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bio website shog9.com
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Community Coordinator for Stack Exchange, Inc.

If necessary, contact me via email to stackexchange.com: shog@...

For by thy words thou shalt be justified, and by thy words thou shalt be condemned.


Aug
2
revised How can I avoid the engineering mistakes of PDT?
reduce, simmer
Aug
1
revised What can multiple threads do that a single thread cannot?
edited title
Jul
30
awarded  Nice Answer
Jul
25
revised Are there any good reasons to use, learn, or recommend XSLT?
Contemplated adding "prognostication" as a tag, but... The chicken entrails make too much of a mess.
Jul
20
revised Why are people afraid to die()?
Clarify that this isn't a question on the technical differences (which would be and in fact is appropriate for Stack Overflow) but the social aspects...
Jul
20
revised Is it more efficient to query once for all settings, or query whenever a setting is needed?
My proof- skills need help. Professional help. From a professional distiller.
Jul
20
revised Is it more efficient to query once for all settings, or query whenever a setting is needed?
Clarify question, remove superfluous text, expand title
Jul
12
comment Why shouldn't classes be designed to be “open”?
Oblig.: steve-yegge.blogspot.com/2010/07/…
Jul
11
revised Are there tangible benefits to being a Microsoft MVP?
Pared down rambling, essay-ish question. We can't tell you whether or not it's worth it for you, or what you should do with your free time.
Jul
8
awarded  Synonymizer
Jun
28
comment Is copy & paste programming bad?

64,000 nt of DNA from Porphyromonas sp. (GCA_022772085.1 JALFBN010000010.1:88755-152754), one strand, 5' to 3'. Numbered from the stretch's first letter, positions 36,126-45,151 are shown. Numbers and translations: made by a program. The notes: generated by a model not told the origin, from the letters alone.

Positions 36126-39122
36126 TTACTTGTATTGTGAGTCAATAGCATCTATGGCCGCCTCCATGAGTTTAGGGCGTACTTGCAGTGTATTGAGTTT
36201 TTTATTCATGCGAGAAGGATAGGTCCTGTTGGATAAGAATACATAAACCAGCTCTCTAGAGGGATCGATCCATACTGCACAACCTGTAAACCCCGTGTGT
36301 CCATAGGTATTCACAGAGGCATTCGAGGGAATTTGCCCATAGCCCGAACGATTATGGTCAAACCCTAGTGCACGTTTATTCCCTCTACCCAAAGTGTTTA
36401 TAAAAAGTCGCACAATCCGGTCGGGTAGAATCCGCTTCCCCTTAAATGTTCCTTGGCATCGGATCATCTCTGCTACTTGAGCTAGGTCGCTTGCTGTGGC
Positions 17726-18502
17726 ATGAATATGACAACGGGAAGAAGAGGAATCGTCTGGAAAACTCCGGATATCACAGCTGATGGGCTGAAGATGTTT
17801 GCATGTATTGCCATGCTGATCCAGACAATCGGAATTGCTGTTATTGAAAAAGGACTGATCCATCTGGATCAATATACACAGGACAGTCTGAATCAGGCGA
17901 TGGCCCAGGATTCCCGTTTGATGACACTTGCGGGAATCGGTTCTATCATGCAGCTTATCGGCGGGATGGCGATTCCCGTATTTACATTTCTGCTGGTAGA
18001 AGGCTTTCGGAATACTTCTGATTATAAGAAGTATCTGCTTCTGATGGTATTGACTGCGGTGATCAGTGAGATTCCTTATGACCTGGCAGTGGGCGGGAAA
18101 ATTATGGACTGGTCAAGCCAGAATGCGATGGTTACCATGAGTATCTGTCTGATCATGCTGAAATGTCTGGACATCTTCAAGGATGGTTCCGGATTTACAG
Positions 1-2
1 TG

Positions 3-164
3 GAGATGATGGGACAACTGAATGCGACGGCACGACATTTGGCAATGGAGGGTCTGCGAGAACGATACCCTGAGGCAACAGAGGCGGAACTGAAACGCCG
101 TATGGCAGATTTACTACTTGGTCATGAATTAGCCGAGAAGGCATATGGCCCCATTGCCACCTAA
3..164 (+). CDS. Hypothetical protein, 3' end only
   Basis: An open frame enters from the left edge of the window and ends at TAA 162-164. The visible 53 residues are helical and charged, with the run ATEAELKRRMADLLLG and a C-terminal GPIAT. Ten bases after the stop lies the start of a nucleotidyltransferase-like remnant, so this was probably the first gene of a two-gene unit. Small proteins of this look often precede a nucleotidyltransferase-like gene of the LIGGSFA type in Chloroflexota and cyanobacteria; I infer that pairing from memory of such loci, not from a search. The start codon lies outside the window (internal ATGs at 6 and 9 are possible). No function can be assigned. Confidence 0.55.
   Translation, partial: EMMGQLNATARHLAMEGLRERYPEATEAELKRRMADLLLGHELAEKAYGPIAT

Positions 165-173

the risks of relying on libraries, especially libraries where you don't have the option to patch when critically-necessary, is worthy fodder for a whole question in and of itself. But the fact remains, Array.Sort() is someone else's responsibility - if they drop the ball, that sucks for everyone, but assuming they don't it's one less thing for you to worry about. But bring code into your own app, with no one else maintaining it, and it's on you to find and fix problems. If you wait to understand it until there's a problem, you're waiting for a fix from yourself - worst of both worlds.
Jun
28
comment Is copy & paste programming bad?
You don't maintain Array.Sort()... Not until you paste the implementation into your own code and use it in lieu of the library version. For the most part, you shrug and let Microsoft and Windows Update take care of the framework, but no such luxury is afforded you for those snippets you pulled of the 'Net. And if you're gonna maintain it, you'd better understand it... (oh, look, S.Lott already had this discussion earlier)
Jun
27
comment How to explain pointers to a Java/VB programmer
@Skeith: you haven't seen a bad idea 'til you've seen a VB programmer writing C++ code...
Jun
12
awarded  Popular Question
May
22
comment What is your opinion of C++ Frequently Questioned Answers?
@dan04: it still is a feature... if that's actually what you need. Being able to take some ancient library and build a modern C++ facade over it, with essentially no overhead, is fantastic (if you've ever had to work with an old Win32 API in C#, you know how quickly this devolves into madness). But just because you can use old code doesn't mean you should - or that you should let the style of the old code infect the rest of your application.
May
10
awarded  Good Question
Apr
26
revised Are the “practical” chapters at the end of the Siebel's PCL book supposed to be skipped during the first pass?
edited tags
Apr
26
revised Why do new programmers seem to ignore compiler error messages/runtime exception messages?
edited tags
Apr
26
revised What to do when you're faced with a problem that you can't solve quickly?
edited tags
Apr
26
revised Suggestions for Programs to develop for learning
edited tags